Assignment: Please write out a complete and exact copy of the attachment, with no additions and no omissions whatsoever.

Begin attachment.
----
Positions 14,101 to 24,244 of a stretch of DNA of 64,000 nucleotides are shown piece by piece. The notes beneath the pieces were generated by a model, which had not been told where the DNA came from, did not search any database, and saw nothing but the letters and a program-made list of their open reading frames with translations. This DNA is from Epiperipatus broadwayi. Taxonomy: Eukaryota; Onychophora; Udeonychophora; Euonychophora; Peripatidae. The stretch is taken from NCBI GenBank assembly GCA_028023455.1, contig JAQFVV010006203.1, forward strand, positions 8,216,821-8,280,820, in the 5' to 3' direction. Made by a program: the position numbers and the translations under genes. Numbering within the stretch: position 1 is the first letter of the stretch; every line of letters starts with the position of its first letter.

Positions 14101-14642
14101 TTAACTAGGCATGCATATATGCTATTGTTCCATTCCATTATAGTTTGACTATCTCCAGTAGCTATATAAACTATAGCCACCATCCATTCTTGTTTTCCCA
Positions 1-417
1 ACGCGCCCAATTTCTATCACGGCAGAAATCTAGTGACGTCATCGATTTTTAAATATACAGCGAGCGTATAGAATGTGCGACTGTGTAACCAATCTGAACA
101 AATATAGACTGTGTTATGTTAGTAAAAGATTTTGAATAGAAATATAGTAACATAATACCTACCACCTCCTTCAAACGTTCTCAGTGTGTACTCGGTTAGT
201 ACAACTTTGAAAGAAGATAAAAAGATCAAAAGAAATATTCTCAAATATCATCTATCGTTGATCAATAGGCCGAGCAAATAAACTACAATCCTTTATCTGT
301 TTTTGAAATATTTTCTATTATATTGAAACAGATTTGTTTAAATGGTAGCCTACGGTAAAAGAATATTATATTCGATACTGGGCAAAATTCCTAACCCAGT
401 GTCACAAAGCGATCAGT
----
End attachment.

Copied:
Positions 14,101 to 24,244 of a stretch of DNA of 64,000 nucleotides are shown piece by piece. The notes beneath the pieces were generated by a model, which had not been told where the DNA came from, did not search any database, and saw nothing but the letters and a program-made list of their open reading frames with translations. This DNA is from Epiperipatus broadwayi. Taxonomy: Eukaryota; Onychophora; Udeonychophora; Euonychophora; Peripatidae. The stretch is taken from NCBI GenBank assembly GCA_028023455.1, contig JAQFVV010006203.1, forward strand, positions 8,216,821-8,280,820, in the 5' to 3' direction. Made by a program: the position numbers and the translations under genes. Numbering within the stretch: position 1 is the first letter of the stretch; every line of letters starts with the position of its first letter.

Positions 14101-14642
14101 TTAACTAGGCATGCATATATGCTATTGTTCCATTCCATTATAGTTTGACTATCTCCAGTAGCTATATAAACTATAGCCACCATCCATTCTTGTTTTCCCA
Positions 1-417
1 ACGCGCCCAATTTCTATCACGGCAGAAATCTAGTGACGTCATCGATTTTTAAATATACAGCGAGCGTATAGAATGTGCGACTGTGTAACCAATCTGAACA
101 AATATAGACTGTGTTATGTTAGTAAAAGATTTTGAATAGAAATATAGTAACATAATACCTACCACCTCCTTCAAACGTTCTCAGTGTGTACTCGGTTAGT
201 ACAACTTTGAAAGAAGATAAAAAGATCAAAAGAAATATTCTCAAATATCATCTATCGTTGATCAATAGGCCGAGCAAATAAACTACAATCCTTTATCTGT
301 TTTTGAAATATTTTCTATTATATTGAAACAGATTTGTTTAAATGGTAGCCTACGGTAAAAGAATATTATATTCGATACTGGGCAAAATTCCTAACCCAGT
401 GTCACAAAGCGATCAGT